being consider what God is, and what endless misery implies, and affirm that he really thinks the infliction of the one, consistent with the perfections of the other 2 All the weight of the preceding reasoning, all the obstacles which it opposes to the belief that such can be the end of the greater part of the rational world, created by an infinitely wise, powerful, and good Being, may be applied against the doctrine that the wicked will be raised from the dead, made to suffer great bodily anguish, and then blotted out of existence for ever. Against the doctrine of endless punishment, it seems decisive; against the doctrine of limited punishment terminated by destruction, it applies with great, though not with equal force : for while the first opinion teaches that he acts altogether contrary to goodness, the second represents him as not acting up to what sober and unpresuming reason seems to indicate the full measure of it. In a word, if God be really a being of perfect goodness, who can at no time act without the most benevolent design ; if, when he created man he intended that he should be pure and happy, and if there be nothing in the universe capable of frustrating his purpose, both the doctrine of endless misery, and that of limited punishment terminated by destruction, appear to be attended with insuperable difficulties. But if, on the other hand, the sin which at present prevails, and the punishment which in future will be inflicted upon it, be the means employed by the Deity to accomplish his benevolent purpose ; if the state of discipline in which he will place his erring creatures, be so wisely adapted to their mental and moral disorder, as to oblige them to perceive and feel and hate the folly of which they have been guilty, to excite in them a deep sorrow for it, and a real love of goodness; and if, when thus fitted for pure enjoyment, he mercifully permit them to participate of it, every difficulty vanishes, every thing is consistent, every thing is glorious, every counsel is benevolent, and every perfection harmonizes with the event. His justice, his holiness, his wisdom, his power, his goodness, will have been exerted, and exerted successfully, to bring about a result truly exalted and glorious. Then, indeed, may the universal acclamation of praise burst from his intelligent creation—Alleluia, for the Lord God omnipotent reigneth 2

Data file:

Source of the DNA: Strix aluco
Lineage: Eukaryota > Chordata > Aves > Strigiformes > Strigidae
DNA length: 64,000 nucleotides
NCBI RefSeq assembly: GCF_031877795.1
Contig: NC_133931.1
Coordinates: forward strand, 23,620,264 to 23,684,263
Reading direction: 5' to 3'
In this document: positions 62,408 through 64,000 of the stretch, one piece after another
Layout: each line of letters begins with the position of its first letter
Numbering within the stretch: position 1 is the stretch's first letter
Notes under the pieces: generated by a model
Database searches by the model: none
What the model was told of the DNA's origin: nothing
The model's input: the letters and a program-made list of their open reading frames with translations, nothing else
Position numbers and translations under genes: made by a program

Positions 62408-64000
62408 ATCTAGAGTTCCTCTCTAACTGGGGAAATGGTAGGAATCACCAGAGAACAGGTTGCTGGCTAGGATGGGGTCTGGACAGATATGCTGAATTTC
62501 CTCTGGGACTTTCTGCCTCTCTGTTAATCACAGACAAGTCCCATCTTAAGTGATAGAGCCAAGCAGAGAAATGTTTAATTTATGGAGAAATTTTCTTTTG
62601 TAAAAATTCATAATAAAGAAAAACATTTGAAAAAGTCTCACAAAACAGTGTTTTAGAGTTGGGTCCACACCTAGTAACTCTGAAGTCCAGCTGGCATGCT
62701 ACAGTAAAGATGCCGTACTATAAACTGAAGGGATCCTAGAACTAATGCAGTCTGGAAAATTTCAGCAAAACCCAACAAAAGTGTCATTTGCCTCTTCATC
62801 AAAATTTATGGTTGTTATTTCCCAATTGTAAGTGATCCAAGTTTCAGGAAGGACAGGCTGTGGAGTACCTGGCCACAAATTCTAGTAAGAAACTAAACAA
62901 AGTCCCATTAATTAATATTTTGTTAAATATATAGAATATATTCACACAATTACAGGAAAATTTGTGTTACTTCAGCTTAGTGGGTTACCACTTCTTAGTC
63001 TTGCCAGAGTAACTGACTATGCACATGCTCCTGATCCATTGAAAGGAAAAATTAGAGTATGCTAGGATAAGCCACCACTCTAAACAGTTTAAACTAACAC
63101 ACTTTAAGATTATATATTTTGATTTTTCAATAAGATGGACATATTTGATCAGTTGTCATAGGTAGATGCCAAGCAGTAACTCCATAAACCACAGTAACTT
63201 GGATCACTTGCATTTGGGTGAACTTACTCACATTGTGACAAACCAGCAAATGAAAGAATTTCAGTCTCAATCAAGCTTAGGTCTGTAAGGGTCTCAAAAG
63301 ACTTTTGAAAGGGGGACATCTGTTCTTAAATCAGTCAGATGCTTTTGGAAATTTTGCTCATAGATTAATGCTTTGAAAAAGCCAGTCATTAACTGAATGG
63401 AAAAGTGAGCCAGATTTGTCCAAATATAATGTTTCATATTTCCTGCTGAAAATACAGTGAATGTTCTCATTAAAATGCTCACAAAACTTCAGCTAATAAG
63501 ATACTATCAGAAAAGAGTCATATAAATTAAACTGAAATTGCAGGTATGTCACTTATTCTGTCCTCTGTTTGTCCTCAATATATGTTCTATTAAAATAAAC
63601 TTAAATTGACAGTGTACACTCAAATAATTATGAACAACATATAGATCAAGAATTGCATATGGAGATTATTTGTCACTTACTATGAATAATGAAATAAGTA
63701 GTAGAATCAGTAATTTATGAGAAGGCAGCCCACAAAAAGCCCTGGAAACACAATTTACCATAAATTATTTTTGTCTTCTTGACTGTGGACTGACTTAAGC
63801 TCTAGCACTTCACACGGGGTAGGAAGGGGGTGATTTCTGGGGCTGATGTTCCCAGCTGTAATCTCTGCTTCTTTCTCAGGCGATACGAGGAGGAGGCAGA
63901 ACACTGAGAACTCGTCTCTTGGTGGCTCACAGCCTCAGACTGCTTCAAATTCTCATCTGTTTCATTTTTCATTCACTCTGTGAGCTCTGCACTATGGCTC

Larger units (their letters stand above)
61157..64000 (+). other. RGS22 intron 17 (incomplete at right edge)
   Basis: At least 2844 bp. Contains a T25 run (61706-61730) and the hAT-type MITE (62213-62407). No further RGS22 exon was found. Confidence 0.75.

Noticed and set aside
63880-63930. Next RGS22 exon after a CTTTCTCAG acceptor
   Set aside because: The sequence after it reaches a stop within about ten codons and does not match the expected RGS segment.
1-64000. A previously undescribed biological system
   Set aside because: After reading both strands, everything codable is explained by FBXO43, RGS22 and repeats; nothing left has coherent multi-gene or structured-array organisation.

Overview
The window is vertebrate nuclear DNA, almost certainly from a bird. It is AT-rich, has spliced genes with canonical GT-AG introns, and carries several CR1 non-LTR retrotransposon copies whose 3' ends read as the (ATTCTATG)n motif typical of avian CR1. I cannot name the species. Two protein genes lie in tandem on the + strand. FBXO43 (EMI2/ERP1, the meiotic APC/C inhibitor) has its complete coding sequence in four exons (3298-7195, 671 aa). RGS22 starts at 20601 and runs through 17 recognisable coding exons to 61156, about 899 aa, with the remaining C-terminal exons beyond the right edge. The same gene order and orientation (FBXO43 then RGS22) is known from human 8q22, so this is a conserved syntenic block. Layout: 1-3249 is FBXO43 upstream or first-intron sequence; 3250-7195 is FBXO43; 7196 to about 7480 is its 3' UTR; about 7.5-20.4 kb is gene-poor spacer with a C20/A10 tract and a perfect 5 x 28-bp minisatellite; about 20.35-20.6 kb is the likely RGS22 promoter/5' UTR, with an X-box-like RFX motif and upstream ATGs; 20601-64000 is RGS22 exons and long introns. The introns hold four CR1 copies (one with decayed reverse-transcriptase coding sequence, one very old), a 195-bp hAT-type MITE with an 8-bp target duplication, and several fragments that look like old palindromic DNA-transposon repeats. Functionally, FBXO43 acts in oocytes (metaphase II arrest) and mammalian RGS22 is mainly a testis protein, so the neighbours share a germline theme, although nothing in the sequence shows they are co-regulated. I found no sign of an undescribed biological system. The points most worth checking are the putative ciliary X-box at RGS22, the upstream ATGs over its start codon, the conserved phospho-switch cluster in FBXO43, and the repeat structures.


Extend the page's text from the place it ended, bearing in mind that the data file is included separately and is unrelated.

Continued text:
press the deep reprobation with which such representations ought to be regarded by all Christians, I should think myself deficient both in candor and justice, were I to omit to state a truth of which there is abundant evidence, and of which I rejoice to perceive that the evidence is increasing, namely, that in the present age many persons who believe in the doctrine of endless misery, shrink with unfeigned horror from such exhibitions of it. Many excellent and pious persons, some of whom I have the pleasure of knowing, though they cannot satisfy themselves that the terms in which the Scriptures speak of the endless suffering of the wicked, import less than an endless duration, and though they profess themselves unable to see any injustice in the infliction of an endless punishment, yet believe that the degree of suffering actually imposed, will not exceed that which is perfectly consistent with infinite benevolence. What that degree is they do not presume to determine. On this awful subject they are content to take the language of Scripture as they find it, and wish uniformly to adhere to that language, satisfied that, whatever be the degree and the duration of the misery really threatened, the Judge of all the earth must do right. While, therefore, their wishes incline them to milder views of the Divine inflictions, they highly disapprove of such representations of them as those that have been cited, which they think, if considered and believed, must fill the mind with too much terror, to exert a reasonable and steady influence over it, and if not considered and believed, can be of no service.

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CHAPTER II.

OF THE ARGUMENT IN FAVOR OF THE DOCTRINE of UNIVERSAL RESTORATION, FROM THE NATURE OF MAN.

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A ski LFUL artificer, in constructing a piece of machinery, modifies and combines its various parts so as to make them subservient to a particular purpose, and we estimate the perfection of the mechanism by the completeness with which every thing is included necessary to secure the intended result, and every thing avoided which may impede it. In the external frame of man, there is the most exquisite adaptation of different parts to each other; the most beautiful results are designed and accomplished by contrivances, at one time extremely simple, at another wonderfully complicated, but at all times perfectly wise and efficient. The external frame of man, however, is only a part, and a very inferior part of this wonderful microcosm ; and since such inimitable skill has been exerted in the construction of it, we must conclude that the whole nature of man is designed to answer some purpose, and